This little video will tell you everything you need to know about dieffenbachia flowers:

Should I Remove Dieffenbachia Flower?

You can, or you can leave it – it is completely up to you whether you take the flower off or just leave it to do its thing.

The smell of the flower varies – some describe it as having no scent at all; others say it has a distinct smell of the forest floor!

Either way, this flower is not encouraged for its delightful smell or beautiful colours, there’s no doubt about that.

If you like how it looks on the plant then you can leave it well alone until it is done blooming.

If you are growing your dieffenbachia solely for the foliage, you may want to remove it to encourage the plant to put its energies into its leaves.

You should definitely remove it once it has started to dry up and fade – leaving it after this point may encourage mould, which will be no good for either you or the plant.

Always remember, when you are doing anything to a dieffenbachia, to wear gloves and wash your hand thoroughly – the sap is poisonous and can cause problems if ingested or left on your skin.

Dispose of any parts that you remove – including the flower – safely in the bin. This will prevent any curious children or pets giving it a nibble.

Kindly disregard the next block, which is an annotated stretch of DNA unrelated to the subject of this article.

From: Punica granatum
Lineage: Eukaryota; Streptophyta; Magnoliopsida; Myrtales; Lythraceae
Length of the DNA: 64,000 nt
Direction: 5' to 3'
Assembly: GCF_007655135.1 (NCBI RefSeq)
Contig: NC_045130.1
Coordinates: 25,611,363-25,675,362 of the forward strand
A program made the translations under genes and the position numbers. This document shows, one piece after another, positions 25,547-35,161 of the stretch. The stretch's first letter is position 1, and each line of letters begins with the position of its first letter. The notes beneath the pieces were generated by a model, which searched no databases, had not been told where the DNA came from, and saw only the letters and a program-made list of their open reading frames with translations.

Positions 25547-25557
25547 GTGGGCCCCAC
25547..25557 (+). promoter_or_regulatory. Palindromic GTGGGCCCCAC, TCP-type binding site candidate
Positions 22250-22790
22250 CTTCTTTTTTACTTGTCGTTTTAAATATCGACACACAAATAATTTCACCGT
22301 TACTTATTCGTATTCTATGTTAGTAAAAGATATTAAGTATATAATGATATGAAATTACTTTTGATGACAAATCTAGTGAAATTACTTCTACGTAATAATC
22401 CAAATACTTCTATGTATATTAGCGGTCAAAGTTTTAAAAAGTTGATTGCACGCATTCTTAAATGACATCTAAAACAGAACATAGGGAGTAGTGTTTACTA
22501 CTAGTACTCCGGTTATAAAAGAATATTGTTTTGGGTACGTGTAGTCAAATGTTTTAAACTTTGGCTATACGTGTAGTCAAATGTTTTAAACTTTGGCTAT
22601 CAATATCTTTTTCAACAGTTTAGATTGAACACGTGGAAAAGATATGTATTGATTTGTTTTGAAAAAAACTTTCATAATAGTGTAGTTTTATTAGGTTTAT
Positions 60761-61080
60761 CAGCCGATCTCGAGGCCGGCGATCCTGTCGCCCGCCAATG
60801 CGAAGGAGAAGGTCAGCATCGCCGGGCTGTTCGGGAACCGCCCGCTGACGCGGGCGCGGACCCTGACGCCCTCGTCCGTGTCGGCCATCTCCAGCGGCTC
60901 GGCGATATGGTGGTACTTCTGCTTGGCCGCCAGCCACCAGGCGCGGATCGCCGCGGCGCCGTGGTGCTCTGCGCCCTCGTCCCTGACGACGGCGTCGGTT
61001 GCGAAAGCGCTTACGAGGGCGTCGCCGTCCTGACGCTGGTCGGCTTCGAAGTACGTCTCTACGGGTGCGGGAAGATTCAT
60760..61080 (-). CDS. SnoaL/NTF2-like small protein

What Color Is Dieffenbachia Flower?

When we think “flower” we generally think of pretty coloured petals and pollen – think of a child’s drawing of a flower.

The bloom of dieffenbachia, however, is slightly different – it is more similar to the flower of a peace lily than a pretty daisy.

The flower itself is a white or off-white colour, and it will not generally be as impressive as your dumb cane’s foliage.

Like the peace lily, dieffenbachia’s flower looks more like an upright spike, surrounded by a fold of leaves.

The short, blunt spike of the flower is called a spadix, and the modified leaf that surrounds it is called a spathe. The whole thing is known as an inflorescence.

The spadix is the part that is actually the “flower”, though the spathe is more noticeable, being a lighter green than the rest of the leaves.

They generally won’t flower as houseplants, so you won’t see it too often – but now you know what they look like you won’t be surprised if yours does unexpectedly bloom!

How Do You Pollinate Dieffenbachia Flower?